Yesterday I wrote about how over the weekend the TSA announced new restrictions for using their Known Crewmember checkpoints.
Known Crewmember allows select airline crews to enter the sterile area of the airport without undergoing a security screening. You might see a Known Crewmember checkpoint near the exit to the TSA checkpoint, as those who are registered just have to present their airline ID and government issued ID, and then can walk right into the terminal through the exit.
There were two changes that the TSA announced:
- As of August 28, 2019, airline staff using the Known Crewmember checkpoints would need to be wearing their uniform to use the checkpoint
- As of August 27, 2019, an automated change would be made to the Unpredictable Screening Procedures (USP); with this change, if someone is selected for a screening, then the system would maintain that, and they’d be subjected to screenings for some amount of time
As I noted yesterday, while the latter policy change makes sense, the former policy change makes no sense:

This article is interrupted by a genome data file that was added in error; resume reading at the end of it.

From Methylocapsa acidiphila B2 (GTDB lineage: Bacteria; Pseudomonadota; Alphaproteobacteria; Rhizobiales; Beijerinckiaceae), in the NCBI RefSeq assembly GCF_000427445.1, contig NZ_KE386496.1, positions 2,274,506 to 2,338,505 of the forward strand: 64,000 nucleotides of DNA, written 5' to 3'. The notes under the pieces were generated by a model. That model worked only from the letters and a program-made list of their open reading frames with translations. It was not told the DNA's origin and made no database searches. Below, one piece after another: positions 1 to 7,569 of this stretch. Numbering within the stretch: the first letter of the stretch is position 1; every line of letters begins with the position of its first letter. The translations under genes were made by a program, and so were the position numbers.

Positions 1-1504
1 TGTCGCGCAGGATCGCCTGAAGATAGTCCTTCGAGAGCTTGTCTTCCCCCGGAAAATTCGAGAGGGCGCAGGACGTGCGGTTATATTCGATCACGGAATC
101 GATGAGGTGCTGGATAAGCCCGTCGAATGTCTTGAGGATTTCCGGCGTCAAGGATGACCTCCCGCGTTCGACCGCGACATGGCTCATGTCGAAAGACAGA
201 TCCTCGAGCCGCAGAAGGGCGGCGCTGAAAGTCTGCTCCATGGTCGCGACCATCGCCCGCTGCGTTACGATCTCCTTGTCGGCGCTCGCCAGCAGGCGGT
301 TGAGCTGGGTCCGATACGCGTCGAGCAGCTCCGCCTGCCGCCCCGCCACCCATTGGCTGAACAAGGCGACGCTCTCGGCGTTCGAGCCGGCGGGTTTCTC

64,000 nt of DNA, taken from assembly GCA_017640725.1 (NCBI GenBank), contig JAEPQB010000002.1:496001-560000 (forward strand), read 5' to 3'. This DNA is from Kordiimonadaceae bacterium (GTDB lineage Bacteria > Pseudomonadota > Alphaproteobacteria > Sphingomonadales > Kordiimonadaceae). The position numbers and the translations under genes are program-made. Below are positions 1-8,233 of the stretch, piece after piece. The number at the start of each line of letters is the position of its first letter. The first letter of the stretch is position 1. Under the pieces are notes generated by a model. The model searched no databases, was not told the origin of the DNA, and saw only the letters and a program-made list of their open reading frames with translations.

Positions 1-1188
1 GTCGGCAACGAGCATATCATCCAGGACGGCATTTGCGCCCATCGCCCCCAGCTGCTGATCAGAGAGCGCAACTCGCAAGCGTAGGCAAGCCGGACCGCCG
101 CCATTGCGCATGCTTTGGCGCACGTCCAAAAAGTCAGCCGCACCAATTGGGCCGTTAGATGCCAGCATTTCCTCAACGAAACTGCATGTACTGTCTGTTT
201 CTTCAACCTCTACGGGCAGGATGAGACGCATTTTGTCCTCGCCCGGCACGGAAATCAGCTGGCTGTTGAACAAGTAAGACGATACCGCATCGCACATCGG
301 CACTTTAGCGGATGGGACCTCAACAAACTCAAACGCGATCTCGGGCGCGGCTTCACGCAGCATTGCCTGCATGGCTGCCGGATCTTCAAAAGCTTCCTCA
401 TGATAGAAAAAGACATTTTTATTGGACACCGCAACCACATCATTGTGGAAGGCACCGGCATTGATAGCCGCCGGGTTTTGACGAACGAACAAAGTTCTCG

- It’s an inconvenience to airline employees who aren’t working a flight, since they’d just have to change into their uniform, only to change out of their uniform past security
- Are TSA agents supposed to know exactly how every airline uniform looks? There’s variation by airline, so this seems like it would be something they’d need to be trained in
- If they want to increase security they should be using biometric data for crew members, rather than just showing ID
Anyway, I wondered if the TSA had really thought this through, and it looks like the answer is “probably not really.” The TSA has announced that they’re delaying the implementation of the new uniform requirement, after getting pushback from airline unions.
I’ll be curious to see if this still does end up being enacted at some point, or if they come up with some modified new rules.